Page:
There’s been a lot of dialogue regarding Mike Zimmer’s future with the Minnesota Vikings. While it’s certainly a critical year for the Vikings’ head coach, there is one individual who may be in an even more precarious situation: Anthony Barr.
As the ninth overall pick of the 2014 draft, Barr was the first player the Vikings drafted after hiring Zimmer. So it’s fitting that both may leave the organization simultaneously, just like they entered. However, Barr arguably has more to prove. So why are the stakes much higher for Barr than they are for Zimmer?
For starters, Barr agreed to a restructured contract that will allow him to enter free agency after this season. This is a contract year for Barr. There is more pressure than ever before to perform at a high level. If Zimmer were to lose his job, someone would almost certainly hire him as a defensive coordinator. There are no guarantees that Barr would find a team willing to sign him with the promise of being entrenched in a starting role from Day 1. Barr isn’t exclusively playing for a spot on the Vikings’ roster; he’s also auditioning to other NFL teams for a second chance.
However, the grass isn’t always greener. Just ask Everson Griffen. He struggled to make an impact with the Dallas Cowboys and the Detroit Lions before returning to Minnesota, where he’s looked like his old self. Some guys perform better when they’re in a certain scheme, and Barr’s strengths align well with what he’s assigned to do in Zimmer’s defense. Hence, it may be in his best interest to stay with the Vikings.
So what does Barr have to show going forward to ensure he remains with the team after this season?
The first and most important thing is to stay healthy. Throughout his career, Barr has struggled to stay on the field. He’s missed 25 games during his eight-year career. The Vikings’ strength and conditioning staff need to ensure he’s well-conditioned. From an outsider’s perspective, it seems like he’s being rushed back — perhaps because he’s pushing to be back on the field.
Even if he stays healthy, Barr will still have some work cut out for him. Despite having a reputation as a highly athletic run-stuffing linebacker, he hasn’t been particularly good at stopping the run since 2018. That year, his run defense grade was 72.8, according to PFF. Since then, his effectiveness as a run defender has been on the decline.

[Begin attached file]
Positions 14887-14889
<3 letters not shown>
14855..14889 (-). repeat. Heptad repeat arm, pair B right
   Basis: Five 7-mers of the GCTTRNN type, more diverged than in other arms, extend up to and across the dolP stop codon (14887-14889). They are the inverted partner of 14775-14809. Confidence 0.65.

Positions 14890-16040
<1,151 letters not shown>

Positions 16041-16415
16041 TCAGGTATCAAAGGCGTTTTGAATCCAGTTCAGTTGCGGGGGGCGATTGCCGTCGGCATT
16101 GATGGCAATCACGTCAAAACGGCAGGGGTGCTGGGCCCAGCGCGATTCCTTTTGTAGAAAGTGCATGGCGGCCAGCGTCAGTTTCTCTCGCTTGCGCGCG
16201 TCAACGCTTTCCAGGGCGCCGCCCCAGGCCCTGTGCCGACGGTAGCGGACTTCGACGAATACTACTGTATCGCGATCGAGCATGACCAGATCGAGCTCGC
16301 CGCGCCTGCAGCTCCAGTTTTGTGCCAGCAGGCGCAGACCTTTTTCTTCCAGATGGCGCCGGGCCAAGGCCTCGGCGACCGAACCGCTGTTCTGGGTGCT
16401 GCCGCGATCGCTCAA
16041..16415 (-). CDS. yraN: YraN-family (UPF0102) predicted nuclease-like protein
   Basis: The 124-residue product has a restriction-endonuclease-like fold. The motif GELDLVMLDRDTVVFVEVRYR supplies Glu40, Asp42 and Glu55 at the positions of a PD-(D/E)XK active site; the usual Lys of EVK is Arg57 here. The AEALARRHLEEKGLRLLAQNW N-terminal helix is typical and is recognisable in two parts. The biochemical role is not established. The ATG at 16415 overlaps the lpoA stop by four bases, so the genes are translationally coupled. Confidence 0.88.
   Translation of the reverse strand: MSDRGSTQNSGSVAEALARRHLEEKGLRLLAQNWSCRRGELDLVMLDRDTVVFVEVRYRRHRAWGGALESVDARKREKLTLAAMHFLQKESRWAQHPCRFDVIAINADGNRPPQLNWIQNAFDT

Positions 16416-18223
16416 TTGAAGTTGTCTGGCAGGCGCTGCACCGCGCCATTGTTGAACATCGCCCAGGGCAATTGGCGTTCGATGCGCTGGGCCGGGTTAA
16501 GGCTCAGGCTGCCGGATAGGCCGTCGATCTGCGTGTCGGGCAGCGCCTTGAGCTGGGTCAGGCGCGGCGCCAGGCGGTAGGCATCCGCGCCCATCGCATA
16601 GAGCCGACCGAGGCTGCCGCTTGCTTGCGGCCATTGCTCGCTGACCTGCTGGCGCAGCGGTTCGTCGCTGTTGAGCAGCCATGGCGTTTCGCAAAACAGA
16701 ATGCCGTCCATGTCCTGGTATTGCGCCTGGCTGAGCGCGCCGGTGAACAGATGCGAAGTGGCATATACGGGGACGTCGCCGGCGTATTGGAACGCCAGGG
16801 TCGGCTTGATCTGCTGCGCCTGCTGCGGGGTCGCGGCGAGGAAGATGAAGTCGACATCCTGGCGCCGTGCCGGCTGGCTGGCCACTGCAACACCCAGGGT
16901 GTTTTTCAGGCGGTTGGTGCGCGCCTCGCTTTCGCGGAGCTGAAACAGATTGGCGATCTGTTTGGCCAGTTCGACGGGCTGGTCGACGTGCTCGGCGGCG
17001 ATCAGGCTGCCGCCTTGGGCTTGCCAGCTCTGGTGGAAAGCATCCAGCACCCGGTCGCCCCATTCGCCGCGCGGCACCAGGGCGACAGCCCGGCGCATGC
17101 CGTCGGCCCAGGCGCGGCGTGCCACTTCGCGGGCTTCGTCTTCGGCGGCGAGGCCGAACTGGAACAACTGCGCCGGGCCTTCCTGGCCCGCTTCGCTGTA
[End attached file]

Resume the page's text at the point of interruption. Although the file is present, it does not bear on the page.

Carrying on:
It should be noted that Barr has only played one game this year and missed the majority of last season, so take these grades with a grain of salt. That being said, it’s still concerning to see a drop-off in production from 2018 to 2019 from when he was healthy. If Barr can get back to his 2018 levels of production, he’ll be set.
If his run defense doesn’t improve, Barr could still excel in coverage. But this may be a much more difficult task. The last time he posted an elite coverage grade was in 2015, which was his second year in the league. Back then, Barr was 23 years old and in peak physical condition. Now he’s less than six months away from being on the wrong side of 30. The odds of Barr suddenly playing at an All-Pro level after years of mediocre production are slim to none.
Something that’s working in Barr’s favor is that he’s one of the Vikings’ team captains and is the primary communicator on defense. He brings a veteran presence to a linebacker room that has seen a recent influx of young players. If Barr puts himself in a situation where his value to the team is greater or equal to that of his market rate, it should be advantageous for him.
Worst-case scenario, Barr fails to impress in any capacity. If this happens, his career is likely over, despite all his accolades. However, this may not be the case if he chooses to play on a prove-it deal next year. This may not be appealing to him, especially if teams are interested in signing him to a larger contract than the Vikings could offer. Still, teams that sign veteran LBs in free agency tend to cut them once a younger backup is ready for more minutes.
One example of this is when the Miami Dolphins cut LB Kyle Van Noy one season after he signed a 4-year, $51 million contract because he was outplayed by Andrew Van Ginkel. More recently, the Detroit Lions released Jamie Collins because of the surprisingly rapid development of fourth-round rookie Derrick Barnes. The point is, long-term contracts for veteran LBs in free agency can often be fool’s gold.
The 2021 season is a crucial one for Barr. Not only is he in a contract year, but the coach who played a part in him being drafted could be headed out the door. Barr needs to perform at a high level to ensure he’ll be on the roster next year, regardless of who’s leading the team. Otherwise, his NFL career will be in jeopardy.